A few years ago, I was heading into a Subway restaurant when I overheard the conversation of two people passing by. They were a father and daughter; the girl was maybe 5 or 6 years old.
"Daddy, let's get Subway!" she said.
"No, sweetie," he responded. "Daddy doesn't like Subway."
The little girl gasped. "How come you don't like Subway?"
"Because," he said, a firmness in his voice, "Daddy just doesn't like it, okay? Just like how Daddy doesn't like..."
That was all I heard. They were out of my range of hearing, and I was about to open the door to Subway, anyway.
Like I said, that was a few years ago, but it is still bugging me that I didn't hear the rest. Why doesn't he like Subway? What was he going to compare it to? "Just like how Daddy doesn't like..." What? McDonald's? Burger King? Something else, maybe, that isn't a fast food restaurant?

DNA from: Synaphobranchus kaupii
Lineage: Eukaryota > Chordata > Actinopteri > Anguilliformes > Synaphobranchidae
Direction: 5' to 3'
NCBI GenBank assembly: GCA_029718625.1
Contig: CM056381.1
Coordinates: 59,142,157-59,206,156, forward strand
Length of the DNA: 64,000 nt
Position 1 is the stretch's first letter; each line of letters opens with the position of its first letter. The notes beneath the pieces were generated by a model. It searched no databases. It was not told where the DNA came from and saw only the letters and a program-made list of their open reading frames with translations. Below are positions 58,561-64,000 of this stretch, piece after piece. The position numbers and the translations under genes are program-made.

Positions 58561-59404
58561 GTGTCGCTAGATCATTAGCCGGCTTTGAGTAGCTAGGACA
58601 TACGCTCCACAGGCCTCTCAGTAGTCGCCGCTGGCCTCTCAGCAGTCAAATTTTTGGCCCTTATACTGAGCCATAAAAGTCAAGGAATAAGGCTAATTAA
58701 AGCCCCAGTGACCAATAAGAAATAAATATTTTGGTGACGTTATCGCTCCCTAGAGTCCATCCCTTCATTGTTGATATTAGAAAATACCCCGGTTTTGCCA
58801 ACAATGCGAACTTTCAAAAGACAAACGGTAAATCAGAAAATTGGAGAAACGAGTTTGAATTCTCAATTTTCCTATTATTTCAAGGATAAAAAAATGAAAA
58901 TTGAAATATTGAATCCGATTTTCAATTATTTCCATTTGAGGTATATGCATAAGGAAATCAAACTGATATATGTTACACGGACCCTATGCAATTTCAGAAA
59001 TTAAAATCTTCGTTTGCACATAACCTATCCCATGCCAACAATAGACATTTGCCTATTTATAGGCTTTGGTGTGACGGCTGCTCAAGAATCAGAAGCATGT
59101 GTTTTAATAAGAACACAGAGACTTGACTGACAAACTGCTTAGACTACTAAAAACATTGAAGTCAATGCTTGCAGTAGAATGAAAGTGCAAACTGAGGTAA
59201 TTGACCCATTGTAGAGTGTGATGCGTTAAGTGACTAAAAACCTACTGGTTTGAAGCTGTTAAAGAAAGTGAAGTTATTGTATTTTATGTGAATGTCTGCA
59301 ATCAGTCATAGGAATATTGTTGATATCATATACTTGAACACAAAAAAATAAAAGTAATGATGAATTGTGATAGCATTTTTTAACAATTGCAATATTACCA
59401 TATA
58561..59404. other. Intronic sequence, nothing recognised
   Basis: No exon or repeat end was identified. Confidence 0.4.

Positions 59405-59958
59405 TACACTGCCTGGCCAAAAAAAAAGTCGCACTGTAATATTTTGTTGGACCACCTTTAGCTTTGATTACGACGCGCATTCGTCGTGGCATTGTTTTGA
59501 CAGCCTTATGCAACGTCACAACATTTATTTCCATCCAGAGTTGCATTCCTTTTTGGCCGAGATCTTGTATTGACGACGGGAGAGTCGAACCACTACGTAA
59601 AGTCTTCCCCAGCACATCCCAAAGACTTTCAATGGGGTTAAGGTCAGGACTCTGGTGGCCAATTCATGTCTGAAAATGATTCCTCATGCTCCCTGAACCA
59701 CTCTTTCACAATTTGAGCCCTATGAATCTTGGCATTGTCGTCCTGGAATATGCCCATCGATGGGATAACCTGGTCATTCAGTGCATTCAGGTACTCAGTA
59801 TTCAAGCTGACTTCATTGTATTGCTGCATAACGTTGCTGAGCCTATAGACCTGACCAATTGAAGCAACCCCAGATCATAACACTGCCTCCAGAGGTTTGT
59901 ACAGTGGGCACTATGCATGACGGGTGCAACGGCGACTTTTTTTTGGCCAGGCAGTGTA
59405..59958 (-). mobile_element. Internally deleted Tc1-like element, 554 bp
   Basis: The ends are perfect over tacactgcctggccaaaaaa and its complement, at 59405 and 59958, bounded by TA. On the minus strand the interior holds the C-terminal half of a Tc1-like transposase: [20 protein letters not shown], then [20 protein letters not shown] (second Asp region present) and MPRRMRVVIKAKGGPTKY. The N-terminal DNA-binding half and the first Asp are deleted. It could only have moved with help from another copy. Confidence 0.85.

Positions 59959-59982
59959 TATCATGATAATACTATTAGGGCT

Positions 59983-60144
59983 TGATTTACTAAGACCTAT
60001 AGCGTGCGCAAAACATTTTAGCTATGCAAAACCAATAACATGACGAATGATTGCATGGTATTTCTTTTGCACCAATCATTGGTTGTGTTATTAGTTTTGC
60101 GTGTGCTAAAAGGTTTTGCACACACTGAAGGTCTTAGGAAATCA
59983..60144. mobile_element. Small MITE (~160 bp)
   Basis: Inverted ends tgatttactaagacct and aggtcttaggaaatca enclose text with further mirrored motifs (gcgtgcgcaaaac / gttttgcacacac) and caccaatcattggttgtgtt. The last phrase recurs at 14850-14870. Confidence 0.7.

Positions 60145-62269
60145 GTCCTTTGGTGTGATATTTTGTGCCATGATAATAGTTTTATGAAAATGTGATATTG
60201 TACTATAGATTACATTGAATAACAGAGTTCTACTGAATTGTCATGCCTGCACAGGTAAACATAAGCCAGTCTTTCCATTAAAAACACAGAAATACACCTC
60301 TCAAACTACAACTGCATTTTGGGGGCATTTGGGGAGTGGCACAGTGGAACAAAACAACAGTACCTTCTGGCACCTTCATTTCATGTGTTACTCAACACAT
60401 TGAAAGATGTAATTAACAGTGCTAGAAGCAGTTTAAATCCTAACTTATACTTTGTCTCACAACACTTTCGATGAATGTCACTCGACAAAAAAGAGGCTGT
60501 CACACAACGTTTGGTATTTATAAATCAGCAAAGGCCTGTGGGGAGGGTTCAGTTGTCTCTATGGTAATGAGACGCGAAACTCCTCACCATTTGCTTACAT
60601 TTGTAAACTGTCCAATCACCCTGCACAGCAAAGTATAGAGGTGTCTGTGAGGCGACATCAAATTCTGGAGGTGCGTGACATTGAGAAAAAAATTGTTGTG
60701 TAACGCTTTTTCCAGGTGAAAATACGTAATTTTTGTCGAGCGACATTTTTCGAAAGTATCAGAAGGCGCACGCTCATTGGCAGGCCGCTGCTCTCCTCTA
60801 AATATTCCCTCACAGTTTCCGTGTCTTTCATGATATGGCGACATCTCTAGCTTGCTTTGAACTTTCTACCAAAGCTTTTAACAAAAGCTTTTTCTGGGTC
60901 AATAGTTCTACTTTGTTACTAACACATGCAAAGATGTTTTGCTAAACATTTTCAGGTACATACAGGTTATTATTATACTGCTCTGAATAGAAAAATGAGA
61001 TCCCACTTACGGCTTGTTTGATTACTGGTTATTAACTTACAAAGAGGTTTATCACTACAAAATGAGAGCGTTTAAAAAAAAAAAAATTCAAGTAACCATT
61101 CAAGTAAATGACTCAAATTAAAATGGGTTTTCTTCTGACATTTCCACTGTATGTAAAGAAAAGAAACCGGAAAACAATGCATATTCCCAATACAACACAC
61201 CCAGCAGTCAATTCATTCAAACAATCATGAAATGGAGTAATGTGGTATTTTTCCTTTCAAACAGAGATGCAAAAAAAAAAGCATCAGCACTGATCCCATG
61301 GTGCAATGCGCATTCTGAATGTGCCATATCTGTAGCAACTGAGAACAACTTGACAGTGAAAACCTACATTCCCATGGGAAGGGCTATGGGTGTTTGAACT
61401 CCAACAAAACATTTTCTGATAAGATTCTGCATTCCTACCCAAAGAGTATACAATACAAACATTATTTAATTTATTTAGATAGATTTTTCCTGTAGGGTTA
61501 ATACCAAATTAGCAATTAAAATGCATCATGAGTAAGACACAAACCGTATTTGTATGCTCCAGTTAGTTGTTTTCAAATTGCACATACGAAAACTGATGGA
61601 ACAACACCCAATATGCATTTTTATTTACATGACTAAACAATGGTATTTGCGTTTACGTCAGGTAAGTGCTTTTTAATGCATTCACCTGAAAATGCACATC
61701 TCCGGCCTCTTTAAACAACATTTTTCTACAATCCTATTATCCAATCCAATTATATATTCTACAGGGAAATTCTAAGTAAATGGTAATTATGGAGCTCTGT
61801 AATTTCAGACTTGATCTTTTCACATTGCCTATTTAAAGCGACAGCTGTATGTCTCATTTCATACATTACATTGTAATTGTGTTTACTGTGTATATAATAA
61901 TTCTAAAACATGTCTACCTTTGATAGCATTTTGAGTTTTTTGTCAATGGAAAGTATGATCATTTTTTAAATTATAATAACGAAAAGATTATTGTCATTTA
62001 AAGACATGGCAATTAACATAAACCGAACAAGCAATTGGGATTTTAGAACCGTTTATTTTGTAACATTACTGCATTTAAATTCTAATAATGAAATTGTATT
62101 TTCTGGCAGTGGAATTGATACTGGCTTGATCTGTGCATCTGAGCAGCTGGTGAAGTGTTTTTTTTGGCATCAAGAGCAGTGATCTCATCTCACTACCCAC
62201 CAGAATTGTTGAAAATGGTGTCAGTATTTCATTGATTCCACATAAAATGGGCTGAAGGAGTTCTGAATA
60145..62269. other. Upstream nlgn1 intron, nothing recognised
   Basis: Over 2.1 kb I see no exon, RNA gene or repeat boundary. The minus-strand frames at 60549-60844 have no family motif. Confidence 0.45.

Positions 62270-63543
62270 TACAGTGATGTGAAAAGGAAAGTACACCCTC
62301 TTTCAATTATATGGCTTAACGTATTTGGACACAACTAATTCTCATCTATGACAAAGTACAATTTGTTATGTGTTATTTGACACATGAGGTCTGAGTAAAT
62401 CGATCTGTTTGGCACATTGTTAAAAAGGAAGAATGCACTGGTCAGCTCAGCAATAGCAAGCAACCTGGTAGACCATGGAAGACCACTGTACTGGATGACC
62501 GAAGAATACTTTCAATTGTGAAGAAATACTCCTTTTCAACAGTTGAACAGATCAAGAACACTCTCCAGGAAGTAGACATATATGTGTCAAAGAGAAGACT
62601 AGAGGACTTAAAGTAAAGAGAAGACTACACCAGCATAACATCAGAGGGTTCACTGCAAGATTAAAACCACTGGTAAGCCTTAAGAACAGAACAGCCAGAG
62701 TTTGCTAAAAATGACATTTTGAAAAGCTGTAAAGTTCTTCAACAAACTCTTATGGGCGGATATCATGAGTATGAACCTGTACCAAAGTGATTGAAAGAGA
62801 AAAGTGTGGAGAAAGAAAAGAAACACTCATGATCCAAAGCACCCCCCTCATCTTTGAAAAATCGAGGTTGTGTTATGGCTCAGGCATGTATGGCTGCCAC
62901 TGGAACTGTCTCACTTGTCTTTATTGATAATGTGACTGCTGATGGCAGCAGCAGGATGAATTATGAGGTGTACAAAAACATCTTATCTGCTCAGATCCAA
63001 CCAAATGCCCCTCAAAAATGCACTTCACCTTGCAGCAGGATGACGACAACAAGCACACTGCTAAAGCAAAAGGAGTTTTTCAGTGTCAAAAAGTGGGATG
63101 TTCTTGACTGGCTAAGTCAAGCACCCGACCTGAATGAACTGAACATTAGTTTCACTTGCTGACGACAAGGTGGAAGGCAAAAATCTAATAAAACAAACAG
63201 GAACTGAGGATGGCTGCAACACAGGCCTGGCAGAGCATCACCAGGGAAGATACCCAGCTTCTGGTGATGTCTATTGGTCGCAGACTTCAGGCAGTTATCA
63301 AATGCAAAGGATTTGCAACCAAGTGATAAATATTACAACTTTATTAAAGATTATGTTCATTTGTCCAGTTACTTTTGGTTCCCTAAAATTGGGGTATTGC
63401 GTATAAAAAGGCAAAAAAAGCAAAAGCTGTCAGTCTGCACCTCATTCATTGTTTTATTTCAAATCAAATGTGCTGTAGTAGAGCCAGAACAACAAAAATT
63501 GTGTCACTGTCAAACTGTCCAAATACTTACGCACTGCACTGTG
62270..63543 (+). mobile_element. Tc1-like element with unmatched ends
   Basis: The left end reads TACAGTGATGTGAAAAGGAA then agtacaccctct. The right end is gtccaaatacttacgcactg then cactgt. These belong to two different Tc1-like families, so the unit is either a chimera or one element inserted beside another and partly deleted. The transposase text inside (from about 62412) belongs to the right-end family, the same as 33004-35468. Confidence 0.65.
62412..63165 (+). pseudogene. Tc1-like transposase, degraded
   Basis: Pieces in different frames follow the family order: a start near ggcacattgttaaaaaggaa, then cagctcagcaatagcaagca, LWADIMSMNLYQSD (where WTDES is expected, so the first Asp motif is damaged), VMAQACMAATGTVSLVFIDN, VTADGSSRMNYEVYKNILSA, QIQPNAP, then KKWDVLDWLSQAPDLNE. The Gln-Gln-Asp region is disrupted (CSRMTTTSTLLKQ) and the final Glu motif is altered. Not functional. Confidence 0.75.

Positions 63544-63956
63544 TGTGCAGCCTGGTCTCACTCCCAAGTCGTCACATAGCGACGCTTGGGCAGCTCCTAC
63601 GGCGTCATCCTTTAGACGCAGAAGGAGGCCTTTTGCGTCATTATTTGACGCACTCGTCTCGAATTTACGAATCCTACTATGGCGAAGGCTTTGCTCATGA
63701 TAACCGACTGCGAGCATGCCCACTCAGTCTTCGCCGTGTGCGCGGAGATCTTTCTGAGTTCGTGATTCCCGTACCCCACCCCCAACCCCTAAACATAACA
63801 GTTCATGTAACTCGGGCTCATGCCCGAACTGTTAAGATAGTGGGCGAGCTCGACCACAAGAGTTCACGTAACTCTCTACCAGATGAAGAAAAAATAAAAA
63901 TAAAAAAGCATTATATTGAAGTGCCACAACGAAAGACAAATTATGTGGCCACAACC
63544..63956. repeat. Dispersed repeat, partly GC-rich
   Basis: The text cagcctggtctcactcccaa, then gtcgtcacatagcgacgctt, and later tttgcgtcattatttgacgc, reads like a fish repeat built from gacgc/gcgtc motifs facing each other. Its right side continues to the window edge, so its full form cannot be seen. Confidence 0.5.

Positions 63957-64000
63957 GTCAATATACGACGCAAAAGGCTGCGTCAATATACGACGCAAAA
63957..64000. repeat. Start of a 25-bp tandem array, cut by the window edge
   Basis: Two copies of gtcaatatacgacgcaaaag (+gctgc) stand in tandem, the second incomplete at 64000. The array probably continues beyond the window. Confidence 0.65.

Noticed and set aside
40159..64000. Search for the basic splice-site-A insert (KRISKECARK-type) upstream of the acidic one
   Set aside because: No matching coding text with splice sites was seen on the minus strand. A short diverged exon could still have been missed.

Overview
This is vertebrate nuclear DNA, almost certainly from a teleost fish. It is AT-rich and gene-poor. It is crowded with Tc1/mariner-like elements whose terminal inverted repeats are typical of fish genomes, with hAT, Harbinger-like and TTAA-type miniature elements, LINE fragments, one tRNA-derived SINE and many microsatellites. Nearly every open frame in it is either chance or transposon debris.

Overhearing conversations is one of my favorite ways to get ideas for characters. I don't go around eavesdropping on people, but I do love when I happen to be around interesting people while going about my business. The "Subway" man and daughter haven't inspired me to write anything in particular, but other situations have.
If nothing else, it's helpful to pay attention to the rhythm of a conversation. How long of a pause is there between each person speaking? Do they cut each other off? Do they make sounds like sighing or grunting in their dialogue?
And if I only hear part of a conversation, maybe it's better that way. I can fill in the rest.
"Daddy just doesn't like it, okay? Just like how Daddy doesn't like Quiznos. Sandwiches are evil, you know that."
Anyone else enjoy overhearing conversations? Have you gotten any good ideas that way?